The product is designed to detect fraudulent websites and crimeware to make users more comfortable conducting business online, said Oliver Schmelzle, group product manager for Symantec.
The fast-acting solution uses block lists and advanced heuristic technology to sniff out bogus websites employed in phishing schemes, he said. The product displays a "special visual cue" that assures users they have visited a genuine site secured by SSL encryption technology.
"This zero-hour protection is critical since phishing attacks are purposely short-lived to evade detection," the company said in a statement. "In fact, according to the Anti-Phishing Working Group, the average phishing site is online for only five days before it is taken down and replaced by a new fraudulent website."
Norton Confidential employs similar technology to isolate crimeware, such as keystroke loggers and screen-capturing trojans, which immediately are removed upon detection, the statement said.
"As the internet landscape has become more crowded with phishing sites and threats designed to steal information for financial gain, consumer confidence in conducting business online has eroded," said Enrique Salem, group president of Symantec’s Consumer Products and Solutions division. "Norton Confidential…offers consumers both fraud site and crimeware protection for their personal information at the point of the greatest risk – during a transaction, log-in or other submission of confidential data to a website."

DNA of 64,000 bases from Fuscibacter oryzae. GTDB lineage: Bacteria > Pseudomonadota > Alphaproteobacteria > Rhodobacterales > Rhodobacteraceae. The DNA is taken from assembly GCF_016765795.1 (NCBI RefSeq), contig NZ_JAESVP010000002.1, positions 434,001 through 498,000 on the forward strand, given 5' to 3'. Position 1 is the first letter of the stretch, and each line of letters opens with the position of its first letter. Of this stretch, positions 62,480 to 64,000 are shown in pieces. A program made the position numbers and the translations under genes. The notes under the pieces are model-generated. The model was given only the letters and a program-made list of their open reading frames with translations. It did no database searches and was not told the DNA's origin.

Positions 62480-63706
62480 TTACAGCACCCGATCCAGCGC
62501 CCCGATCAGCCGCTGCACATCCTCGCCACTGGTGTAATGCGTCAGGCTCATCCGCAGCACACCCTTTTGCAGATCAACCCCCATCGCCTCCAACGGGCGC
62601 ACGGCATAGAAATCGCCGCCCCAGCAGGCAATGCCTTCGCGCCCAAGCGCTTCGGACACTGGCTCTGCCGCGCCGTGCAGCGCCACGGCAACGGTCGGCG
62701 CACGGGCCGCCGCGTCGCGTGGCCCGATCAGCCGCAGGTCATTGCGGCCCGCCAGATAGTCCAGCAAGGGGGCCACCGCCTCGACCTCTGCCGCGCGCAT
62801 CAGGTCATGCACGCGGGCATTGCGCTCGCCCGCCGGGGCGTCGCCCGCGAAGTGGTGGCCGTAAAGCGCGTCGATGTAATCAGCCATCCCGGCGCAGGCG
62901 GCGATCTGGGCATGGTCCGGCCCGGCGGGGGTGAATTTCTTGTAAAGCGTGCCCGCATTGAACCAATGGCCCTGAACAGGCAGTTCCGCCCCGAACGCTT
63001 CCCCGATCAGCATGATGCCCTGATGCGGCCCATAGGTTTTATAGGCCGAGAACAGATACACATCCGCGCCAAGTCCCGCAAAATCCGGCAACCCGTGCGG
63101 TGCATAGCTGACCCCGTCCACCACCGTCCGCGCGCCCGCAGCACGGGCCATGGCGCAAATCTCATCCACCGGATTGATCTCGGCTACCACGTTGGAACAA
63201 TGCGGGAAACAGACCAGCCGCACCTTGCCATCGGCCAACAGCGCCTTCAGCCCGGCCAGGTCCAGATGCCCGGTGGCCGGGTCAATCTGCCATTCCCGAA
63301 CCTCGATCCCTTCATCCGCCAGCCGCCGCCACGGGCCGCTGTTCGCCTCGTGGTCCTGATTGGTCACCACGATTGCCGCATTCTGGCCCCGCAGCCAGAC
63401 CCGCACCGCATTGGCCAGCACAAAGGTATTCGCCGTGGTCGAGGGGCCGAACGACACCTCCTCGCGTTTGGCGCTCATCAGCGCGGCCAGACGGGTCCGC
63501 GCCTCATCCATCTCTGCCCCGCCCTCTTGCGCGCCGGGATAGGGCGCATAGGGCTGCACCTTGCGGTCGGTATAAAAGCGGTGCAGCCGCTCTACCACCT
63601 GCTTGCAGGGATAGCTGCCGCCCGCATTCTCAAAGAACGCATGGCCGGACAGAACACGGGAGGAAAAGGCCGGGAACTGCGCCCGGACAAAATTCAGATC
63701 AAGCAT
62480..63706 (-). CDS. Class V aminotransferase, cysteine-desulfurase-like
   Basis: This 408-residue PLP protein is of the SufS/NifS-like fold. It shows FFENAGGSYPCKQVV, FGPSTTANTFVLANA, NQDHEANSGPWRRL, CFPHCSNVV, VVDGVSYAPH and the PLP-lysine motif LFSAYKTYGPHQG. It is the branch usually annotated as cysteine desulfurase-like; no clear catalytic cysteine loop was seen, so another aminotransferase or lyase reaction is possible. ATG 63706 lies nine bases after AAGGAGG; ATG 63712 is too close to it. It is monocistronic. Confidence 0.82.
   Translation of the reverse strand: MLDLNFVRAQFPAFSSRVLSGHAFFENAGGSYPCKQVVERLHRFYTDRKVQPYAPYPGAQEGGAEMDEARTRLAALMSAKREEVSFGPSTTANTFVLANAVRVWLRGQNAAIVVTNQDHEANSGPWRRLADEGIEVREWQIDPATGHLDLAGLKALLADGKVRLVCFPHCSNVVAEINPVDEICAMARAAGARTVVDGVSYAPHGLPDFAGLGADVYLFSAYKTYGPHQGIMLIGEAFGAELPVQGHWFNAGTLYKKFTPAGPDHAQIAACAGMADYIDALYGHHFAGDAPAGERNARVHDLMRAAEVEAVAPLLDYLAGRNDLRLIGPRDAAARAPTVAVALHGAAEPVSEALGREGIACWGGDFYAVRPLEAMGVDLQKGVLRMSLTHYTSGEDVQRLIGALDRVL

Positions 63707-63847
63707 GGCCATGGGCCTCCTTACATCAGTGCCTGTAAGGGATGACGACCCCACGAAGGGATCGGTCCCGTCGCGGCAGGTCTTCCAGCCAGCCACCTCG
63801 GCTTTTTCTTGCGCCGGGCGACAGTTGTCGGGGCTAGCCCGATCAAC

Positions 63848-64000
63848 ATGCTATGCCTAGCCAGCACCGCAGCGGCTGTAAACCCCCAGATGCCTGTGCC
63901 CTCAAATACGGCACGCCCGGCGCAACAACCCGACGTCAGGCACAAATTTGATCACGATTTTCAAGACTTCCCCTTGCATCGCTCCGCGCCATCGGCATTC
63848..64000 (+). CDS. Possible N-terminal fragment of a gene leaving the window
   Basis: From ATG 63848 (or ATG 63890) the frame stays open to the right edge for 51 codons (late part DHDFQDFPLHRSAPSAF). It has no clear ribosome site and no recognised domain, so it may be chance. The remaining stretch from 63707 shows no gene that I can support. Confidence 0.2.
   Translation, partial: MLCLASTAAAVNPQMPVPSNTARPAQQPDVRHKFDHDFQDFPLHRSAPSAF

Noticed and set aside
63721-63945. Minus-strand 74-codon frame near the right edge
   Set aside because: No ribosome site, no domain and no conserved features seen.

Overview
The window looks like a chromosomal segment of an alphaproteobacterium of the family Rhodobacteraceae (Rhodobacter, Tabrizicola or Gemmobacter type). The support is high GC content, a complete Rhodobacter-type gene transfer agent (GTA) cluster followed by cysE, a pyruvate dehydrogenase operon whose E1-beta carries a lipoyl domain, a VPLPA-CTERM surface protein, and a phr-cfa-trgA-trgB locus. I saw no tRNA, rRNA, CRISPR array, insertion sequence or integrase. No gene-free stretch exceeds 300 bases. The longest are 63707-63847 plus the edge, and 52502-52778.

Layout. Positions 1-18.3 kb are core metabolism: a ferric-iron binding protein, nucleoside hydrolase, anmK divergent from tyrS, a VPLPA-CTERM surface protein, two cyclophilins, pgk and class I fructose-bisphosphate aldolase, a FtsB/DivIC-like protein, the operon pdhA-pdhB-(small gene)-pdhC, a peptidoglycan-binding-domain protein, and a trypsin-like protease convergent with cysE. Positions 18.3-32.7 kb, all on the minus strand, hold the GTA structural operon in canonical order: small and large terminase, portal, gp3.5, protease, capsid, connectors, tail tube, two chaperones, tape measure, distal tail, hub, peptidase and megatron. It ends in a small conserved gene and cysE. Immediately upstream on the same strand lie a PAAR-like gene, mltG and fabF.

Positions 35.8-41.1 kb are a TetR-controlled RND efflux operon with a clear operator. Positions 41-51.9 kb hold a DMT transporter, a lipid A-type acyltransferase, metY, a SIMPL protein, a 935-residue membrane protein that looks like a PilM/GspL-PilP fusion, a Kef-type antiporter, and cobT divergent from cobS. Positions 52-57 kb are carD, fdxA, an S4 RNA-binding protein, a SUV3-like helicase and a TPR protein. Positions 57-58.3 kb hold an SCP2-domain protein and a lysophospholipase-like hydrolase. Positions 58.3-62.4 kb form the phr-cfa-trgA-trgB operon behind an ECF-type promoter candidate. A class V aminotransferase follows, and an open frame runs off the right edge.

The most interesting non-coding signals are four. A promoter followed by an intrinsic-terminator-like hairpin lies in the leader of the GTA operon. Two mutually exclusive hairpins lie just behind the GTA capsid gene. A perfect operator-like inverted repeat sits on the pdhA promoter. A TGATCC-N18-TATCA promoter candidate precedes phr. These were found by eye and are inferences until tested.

The product’s Windows version is scheduled to hit the market in September, while Norton Confidential for Apple is due out in October, Schmelzle said. A beta version is expected to launch later this summer.
The company Monday also announced a new fraud education website – www.symantec.com/transactsafely - which provides consumers with safety tips to heed while shopping or banking on the web.
The Symantec news comes nearly three months after rival McAfee acquired SiteAdvisor, a database of tested websites that displays safety ratings next to search results.